- The East Hampton Star reported the experience of two postal employees that were transferred from Manhattan to the far reaches of Long Island. The story was picked up by the New York Times and New York Post, which made it a national story. The commute that these employees face is not uncommon for businesses that have union agreements that guarantee jobs during a period of declining demand. Employees with guaranteed jobs at the Penn Central could be transferred from Delaware to Ohio if the jobs close to home disappeared. Similarly airline employees regularly are transferred from base to base when shrinking demand bumps an employee from a base closer to home.
- The Federal Times provided a detailed account of the practice placing employees in "standby rooms" until they can be assigned. The story notes that 11,000 can be placed in this position at any time or about 4.5% of the clerks and mailhandlers the Postal Service employees. The article illustrates the absurdity of union rules that prevent the Postal Service from using this standby time to train employees to be more productive at what they now do, or for other jobs that may become available in the future.
- The Akron Beacon Journal illustrated the challenge that the early retirement incentives will have for workforce planning in northern Ohio. Cleveland has 1,100 employees eligible for retirement incentives out of 1,700 working in the Cleveland processing plant. That's right. Sixty-five percent of the workers in Cleveland are eligible to retire. Another 550 are eligible in Akron and Canton. Similar figures likely exist throughout the Northeast and Midwest creating the possibility that the Postal Service could find itself in October needing employees in this region to fill vacancies created by early retirements.
Combined the articles raise two important issues as it relates to workforce planning.
- Why aren't lay-offs used to reduce the workforce?
- Why doesn't the Postal Service have more part-time jobs?
Layoffs within the Postal Service must occur with the guidelines of civil service. This allows employees to bump employees with lower seniority, including seniority related to preferred classes of employees. The employees that are laid off are eligible for severance pay and unemployment benefits that could total far more than the early retirement incentives that the Postal Service is now offering. Finally, the civil service layoff of RIF process is time consuming and fraught with procedural land mines that can delay the reduction in staff or add costs to the process.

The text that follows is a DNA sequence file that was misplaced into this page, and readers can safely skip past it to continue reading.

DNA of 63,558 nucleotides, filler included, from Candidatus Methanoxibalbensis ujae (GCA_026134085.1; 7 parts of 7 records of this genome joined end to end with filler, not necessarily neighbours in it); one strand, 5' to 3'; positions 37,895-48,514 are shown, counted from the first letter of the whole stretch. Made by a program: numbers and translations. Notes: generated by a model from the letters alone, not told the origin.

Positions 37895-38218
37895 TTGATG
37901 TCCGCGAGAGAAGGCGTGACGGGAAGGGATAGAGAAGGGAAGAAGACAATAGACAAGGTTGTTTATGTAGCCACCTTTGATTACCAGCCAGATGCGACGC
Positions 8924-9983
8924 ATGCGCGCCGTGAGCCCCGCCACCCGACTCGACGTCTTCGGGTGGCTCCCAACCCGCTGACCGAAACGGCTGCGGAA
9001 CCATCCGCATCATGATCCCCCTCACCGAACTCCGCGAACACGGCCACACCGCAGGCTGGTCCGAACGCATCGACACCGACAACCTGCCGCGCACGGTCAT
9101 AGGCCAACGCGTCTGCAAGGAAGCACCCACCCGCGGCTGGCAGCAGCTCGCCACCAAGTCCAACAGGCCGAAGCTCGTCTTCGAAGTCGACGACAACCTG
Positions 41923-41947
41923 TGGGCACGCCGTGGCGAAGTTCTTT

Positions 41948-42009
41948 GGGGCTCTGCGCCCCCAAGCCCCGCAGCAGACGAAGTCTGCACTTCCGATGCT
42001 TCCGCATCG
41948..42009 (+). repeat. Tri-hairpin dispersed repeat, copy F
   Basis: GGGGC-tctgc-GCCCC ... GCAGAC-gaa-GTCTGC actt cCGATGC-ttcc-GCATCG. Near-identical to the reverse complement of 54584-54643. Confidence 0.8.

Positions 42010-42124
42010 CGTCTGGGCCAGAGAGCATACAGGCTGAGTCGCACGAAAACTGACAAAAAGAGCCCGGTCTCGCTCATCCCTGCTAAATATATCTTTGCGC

The early-retirement incentives that the Postal Service is now offering is a lower cost and more quickly implemented solution but not without its own challenges. The Cleveland example illustrates that the Postal Service will have challenges in some locations where potential retirements could create staffing challenges. The Postal Service has already noted the $450 million in cost for employee incentives. Additional costs will come from training new and existing employees and possible paid transfers to facilities that will be short staff after the retirements.
The Postal Service is not alone in using early retirement incentives as a preferred option for reducing the workforce, especially when the reduction has to be substantial. Similar incentives were offered to employees of GM, Chrysler and FedEx.
Why doesn't the Postal Service have more part-time jobs? One of the key highlights of the Federal Times article is a description of what is happening in Key West, FL. "Standby time, for now, is largely confined to mail processing facilities — though it is beginning to spread to retail post offices. The three post offices in Key West, Fla., employ 27 people. But under a schedule recently drafted by postal supervisors, 15 of them would spend at least part of their week on standby time." Here the issue is the labor agreement that limits the number of part-time clerk jobs. As noted in a previous post, the APWU contract limits part-time employees in a district to 2.5% of employees. While Key West may conduct some mail processing, most of the activity will involve window service with significant peak periods of customer demand. Most retail employers would use part-timers with regular schedules to deal with peak demand issues but the APWU contract does not allow for hiring a significant number of part-time retail clerks. Even the provisions for part-time/flexible did not work as the mail business needs part-time employees on regular schedules.
Layoff procedures and part-time jobs will likely be key issues negotiated in the next agreement with the APWU. Pressure from current employees give APWU leadership little incentive to back away from provisions in existing agreements on these subjects. Acceptance of changes by union leadership only if they are either imposed as part of an arbitrated contract agreement or if Congress demands that the parties negotiate changes as one of the conditions for relaxing retirement payment schedules and raising loan limits. The first possibility leaves leadership with clean hands. The second one will give them the opportunity of negotiating a seat at the table in deciding the future of the Postal Service and postal service jobs.